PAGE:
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Forestry Sector

Dáil Éireann Debate, Tuesday - 25 September 2012

Tuesday, 25 September 2012

Questions (53, 55, 60)

Éamon Ó Cuív


53. Deputy Éamon Ó Cuív asked the Minister for Agriculture, Food and the Marine his plans to sell off the Coillte Teo forest crop; the progress made regarding same; and if he will make a statement on the matter. [40408/12]

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John Browne


55. Deputy John Browne asked the Minister for Agriculture, Food and the Marine the way he will ensure that the rural recreation aspect of the work of Coillte Teoranta will be protected in the event of the forest crop being sold to private interests; and if he will make a statement on the matter. [40411/12]

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Dara Calleary


60. Deputy Dara Calleary asked the Minister for Agriculture, Food and the Marine the steps that have been taken to ensure the continued viability of the timber industry here in the event that the forest crop is sold to private interests; and if he will make a statement on the matter. [40414/12]

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Oral answers (13 contributions) (Question to Agriculture)

I propose to take Questions Nos. 53, 55 and 60 together.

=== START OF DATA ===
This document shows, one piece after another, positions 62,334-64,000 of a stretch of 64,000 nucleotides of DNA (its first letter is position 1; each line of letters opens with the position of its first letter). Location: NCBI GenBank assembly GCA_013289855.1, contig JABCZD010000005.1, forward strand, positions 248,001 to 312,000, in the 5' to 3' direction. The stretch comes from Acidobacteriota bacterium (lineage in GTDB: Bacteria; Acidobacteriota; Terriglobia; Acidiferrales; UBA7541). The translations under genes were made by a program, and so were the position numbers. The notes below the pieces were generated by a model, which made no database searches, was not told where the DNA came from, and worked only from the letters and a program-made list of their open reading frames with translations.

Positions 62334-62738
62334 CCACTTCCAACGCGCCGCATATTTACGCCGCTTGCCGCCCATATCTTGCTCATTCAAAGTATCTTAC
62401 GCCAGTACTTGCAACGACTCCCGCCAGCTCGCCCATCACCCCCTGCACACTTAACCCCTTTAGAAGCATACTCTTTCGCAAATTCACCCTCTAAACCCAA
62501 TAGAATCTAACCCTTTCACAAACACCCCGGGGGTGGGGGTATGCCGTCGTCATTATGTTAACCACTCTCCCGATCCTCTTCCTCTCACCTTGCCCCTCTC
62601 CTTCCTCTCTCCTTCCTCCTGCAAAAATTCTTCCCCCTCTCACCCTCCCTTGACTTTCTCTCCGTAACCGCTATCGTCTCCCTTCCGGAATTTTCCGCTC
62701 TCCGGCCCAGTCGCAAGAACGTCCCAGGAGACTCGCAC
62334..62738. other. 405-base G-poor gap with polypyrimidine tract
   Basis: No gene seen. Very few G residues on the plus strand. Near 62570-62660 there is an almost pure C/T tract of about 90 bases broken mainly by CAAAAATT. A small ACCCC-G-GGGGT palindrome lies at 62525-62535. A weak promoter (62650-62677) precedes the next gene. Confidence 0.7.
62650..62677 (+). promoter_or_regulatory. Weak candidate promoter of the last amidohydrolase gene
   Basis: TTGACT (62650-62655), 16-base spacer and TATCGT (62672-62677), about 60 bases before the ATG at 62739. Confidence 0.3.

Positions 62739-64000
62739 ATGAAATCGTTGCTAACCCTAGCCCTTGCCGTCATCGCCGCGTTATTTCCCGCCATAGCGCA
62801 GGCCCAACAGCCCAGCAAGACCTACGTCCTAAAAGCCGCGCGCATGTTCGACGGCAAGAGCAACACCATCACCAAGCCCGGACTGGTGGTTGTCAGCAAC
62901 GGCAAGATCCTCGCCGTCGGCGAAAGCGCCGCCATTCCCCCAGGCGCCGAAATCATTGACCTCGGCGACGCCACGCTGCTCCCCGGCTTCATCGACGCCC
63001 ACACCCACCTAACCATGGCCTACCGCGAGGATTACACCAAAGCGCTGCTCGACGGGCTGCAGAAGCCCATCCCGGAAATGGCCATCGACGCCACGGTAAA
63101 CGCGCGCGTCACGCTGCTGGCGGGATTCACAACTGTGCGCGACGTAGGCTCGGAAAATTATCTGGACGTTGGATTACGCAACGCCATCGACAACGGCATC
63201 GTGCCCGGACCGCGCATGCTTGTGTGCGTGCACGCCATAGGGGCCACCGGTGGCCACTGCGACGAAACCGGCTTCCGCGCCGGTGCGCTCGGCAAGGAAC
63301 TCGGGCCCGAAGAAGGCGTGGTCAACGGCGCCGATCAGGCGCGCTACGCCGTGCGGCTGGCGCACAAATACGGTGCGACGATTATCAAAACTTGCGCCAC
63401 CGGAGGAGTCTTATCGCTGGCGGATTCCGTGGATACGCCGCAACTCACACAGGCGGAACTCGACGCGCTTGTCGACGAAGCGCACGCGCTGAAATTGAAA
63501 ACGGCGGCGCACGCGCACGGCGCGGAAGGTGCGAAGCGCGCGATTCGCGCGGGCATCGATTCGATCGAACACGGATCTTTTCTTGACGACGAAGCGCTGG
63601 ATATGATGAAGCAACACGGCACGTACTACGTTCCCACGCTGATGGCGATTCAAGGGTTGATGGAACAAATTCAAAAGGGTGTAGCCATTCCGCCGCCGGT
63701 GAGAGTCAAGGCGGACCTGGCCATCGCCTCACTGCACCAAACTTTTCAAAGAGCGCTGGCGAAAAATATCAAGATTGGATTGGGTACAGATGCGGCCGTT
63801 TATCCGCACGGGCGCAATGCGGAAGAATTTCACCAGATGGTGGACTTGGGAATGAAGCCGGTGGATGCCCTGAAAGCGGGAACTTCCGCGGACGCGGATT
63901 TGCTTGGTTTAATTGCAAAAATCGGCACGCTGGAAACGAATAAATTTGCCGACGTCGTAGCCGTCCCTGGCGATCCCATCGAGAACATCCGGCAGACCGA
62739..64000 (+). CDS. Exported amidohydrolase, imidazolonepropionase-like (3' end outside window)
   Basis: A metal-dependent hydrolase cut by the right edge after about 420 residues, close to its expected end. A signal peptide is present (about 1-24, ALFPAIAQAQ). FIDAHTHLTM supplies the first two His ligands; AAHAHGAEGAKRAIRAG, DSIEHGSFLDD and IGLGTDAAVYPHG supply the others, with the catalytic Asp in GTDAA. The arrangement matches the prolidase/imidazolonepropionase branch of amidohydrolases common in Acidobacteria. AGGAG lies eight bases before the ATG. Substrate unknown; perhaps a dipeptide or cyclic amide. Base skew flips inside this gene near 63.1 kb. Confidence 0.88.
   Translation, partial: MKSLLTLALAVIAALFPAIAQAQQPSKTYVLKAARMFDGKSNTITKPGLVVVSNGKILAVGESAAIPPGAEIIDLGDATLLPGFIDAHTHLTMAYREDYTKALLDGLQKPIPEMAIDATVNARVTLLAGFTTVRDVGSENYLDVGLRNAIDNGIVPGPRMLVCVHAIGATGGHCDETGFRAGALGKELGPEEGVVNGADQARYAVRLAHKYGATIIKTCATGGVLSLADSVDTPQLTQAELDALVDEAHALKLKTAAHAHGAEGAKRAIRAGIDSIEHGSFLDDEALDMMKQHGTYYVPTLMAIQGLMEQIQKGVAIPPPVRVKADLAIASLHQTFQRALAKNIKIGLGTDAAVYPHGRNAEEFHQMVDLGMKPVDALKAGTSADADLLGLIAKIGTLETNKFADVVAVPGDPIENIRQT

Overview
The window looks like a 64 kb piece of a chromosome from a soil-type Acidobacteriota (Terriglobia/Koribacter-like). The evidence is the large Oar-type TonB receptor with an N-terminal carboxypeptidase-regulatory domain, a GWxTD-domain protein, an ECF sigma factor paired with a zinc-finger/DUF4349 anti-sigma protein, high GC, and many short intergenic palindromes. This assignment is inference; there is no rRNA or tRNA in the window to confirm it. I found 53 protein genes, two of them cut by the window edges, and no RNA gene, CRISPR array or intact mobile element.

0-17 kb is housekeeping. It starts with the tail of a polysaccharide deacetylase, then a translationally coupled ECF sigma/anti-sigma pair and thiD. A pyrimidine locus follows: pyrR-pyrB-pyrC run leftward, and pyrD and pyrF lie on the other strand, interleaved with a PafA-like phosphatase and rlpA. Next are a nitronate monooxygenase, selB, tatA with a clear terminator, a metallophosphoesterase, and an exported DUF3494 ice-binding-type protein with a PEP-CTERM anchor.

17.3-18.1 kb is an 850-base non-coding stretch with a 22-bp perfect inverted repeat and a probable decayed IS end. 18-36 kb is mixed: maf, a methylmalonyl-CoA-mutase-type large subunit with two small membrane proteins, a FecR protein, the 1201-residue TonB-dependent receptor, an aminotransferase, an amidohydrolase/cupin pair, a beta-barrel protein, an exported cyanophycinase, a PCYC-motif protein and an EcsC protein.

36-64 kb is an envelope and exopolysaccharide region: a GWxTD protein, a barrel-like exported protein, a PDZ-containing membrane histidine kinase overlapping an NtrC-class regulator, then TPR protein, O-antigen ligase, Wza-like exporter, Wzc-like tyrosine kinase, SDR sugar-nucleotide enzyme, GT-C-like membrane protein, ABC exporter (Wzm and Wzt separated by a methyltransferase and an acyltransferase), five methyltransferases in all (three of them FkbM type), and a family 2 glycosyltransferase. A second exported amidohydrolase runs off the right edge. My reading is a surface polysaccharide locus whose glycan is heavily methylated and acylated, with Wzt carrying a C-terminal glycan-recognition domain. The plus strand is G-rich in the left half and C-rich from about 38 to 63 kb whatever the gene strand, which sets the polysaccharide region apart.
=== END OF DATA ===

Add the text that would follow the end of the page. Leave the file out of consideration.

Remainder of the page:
The Deputy will get my official answer, so I will deal with what I suspect will be-----

Why does the Minister not read it out like we used to do?

I would like to give the Deputy added value if I could.

When I was Minister, the official answer was my answer not the civil servants' answer. If I thought there was something in it that should not be there, then I took it out.

The Minister is in possession.

Will the Minister give us his answer? Presumably, his answer is the answer that will be in the record.

Sorry, Deputy but we do not have much time.

Maybe the Deputy might try and put me under pressure with his questions rather than heckling.

The Government has made a decision to look at the possibility of selling harvesting rights for Coillte forests. This autumn we are in a process of working with NewERA and the company to see how we might best do that in a way that would not damage the broader timber and forestry industry. This has been done in other countries, most recently in New South Wales in Australia.

We are looking at ways of meeting a commitment to the troika to realise value from State assets that do not have to be strategically in State ownership. We have made it clear in the case of Coillte that we will not be selling any Coillte lands or the company. However, we are looking at changing the ownership structure of the forests on the company's lands. This is a little bit like selling a crop ahead of time except for forestry it will involve a 50 to 80 year period. We have been through a valuation process for the commercial forestry estate. To protect the public interest we need to ensure, for example, the supply contracts that many private sawmill operators have with Coillte can be protected. We need to ensure public access to State-owned forests remains intact.

We need to do a series of other things to ensure we minimise job losses from this potential sale. That process is being worked through with the company and NewERA and we will seek any other advice we need to ensure we can do this in the most effective way next year to realise the full value of the asset and also to protect the public interest linked with it.